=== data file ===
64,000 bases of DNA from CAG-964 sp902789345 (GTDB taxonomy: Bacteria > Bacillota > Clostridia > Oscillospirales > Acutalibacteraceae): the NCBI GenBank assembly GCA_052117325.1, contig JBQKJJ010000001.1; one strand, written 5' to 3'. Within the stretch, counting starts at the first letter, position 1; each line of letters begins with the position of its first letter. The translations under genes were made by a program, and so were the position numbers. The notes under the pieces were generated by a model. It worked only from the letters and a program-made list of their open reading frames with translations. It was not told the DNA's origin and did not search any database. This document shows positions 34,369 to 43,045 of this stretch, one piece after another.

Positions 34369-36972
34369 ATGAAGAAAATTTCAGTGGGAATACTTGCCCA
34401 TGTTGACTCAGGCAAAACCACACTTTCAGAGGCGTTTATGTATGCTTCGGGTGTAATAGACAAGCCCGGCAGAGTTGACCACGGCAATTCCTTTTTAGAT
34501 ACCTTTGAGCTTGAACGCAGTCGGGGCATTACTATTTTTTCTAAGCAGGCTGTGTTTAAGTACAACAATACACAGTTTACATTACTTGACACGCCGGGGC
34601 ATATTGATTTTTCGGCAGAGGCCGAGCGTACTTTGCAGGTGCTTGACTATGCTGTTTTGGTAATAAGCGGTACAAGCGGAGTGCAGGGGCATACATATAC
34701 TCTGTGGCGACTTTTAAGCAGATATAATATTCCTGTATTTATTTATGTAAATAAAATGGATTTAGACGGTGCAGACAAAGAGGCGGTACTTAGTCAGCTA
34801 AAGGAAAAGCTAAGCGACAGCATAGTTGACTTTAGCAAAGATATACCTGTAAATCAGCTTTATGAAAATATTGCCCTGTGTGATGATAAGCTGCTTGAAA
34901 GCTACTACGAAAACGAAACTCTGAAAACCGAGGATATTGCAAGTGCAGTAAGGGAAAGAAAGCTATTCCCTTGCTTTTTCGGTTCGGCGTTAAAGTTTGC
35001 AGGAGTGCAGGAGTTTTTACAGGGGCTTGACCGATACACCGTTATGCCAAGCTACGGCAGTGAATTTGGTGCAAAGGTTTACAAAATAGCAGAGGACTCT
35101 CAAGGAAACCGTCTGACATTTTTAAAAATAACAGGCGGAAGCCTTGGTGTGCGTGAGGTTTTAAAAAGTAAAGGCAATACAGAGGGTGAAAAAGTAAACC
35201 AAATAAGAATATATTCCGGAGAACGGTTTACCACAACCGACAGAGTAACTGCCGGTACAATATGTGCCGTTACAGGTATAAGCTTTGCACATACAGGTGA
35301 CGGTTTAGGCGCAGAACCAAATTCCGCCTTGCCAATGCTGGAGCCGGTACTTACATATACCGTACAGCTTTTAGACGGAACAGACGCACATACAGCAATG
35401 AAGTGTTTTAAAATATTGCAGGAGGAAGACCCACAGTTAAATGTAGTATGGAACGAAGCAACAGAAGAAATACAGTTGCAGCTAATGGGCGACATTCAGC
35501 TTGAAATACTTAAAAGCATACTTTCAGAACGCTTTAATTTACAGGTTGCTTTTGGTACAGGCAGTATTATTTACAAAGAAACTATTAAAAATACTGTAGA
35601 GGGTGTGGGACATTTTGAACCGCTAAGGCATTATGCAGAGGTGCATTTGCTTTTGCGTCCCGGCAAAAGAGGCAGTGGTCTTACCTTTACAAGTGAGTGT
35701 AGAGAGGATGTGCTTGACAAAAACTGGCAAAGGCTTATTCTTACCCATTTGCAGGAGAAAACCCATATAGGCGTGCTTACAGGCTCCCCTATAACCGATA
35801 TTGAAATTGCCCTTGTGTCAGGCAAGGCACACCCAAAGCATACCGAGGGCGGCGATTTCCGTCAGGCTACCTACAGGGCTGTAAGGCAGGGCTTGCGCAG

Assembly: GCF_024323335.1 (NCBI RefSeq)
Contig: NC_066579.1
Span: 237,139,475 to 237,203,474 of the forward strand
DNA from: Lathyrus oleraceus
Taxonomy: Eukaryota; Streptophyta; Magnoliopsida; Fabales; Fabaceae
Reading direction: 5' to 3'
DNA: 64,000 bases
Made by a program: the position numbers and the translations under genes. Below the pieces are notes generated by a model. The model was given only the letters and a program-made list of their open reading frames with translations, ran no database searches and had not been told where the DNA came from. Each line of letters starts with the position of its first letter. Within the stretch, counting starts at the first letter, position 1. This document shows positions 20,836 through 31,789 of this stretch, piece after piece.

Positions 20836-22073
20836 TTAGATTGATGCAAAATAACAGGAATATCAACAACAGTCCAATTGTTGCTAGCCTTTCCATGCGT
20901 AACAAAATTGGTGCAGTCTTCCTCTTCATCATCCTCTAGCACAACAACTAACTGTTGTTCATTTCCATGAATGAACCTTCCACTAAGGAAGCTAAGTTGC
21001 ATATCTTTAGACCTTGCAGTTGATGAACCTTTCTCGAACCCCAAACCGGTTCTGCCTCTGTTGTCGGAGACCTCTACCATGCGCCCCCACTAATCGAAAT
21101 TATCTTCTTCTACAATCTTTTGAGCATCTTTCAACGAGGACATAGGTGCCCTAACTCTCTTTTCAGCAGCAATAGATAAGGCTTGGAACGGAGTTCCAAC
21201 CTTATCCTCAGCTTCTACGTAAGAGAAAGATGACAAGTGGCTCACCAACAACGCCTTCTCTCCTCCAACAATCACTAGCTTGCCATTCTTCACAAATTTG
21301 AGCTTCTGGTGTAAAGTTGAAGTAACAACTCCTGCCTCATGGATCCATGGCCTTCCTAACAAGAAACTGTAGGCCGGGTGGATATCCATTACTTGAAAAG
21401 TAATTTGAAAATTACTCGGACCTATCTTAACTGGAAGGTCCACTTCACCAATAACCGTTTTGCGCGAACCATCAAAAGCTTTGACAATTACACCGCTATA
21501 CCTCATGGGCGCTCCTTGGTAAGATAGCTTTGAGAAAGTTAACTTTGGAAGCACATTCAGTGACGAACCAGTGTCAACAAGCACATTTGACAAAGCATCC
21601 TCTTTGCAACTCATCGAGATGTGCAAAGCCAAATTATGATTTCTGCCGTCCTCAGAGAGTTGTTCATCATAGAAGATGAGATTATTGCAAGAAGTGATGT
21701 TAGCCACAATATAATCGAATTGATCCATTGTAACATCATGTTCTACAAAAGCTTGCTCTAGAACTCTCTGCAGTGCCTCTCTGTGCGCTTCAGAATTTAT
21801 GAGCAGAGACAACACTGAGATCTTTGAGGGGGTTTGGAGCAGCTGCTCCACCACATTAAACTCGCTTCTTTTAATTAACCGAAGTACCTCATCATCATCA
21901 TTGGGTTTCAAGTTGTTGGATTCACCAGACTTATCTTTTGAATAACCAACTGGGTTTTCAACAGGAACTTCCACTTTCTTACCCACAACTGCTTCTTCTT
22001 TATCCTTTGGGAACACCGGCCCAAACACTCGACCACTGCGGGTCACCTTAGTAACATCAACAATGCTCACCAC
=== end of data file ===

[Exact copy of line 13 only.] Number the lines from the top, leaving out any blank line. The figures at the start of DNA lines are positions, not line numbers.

35301 CGGTTTAGGCGCAGAACCAAATTCCGCCTTGCCAATGCTGGAGCCGGTACTTACATATACCGTACAGCTTTTAGACGGAACAGACGCACATACAGCAATG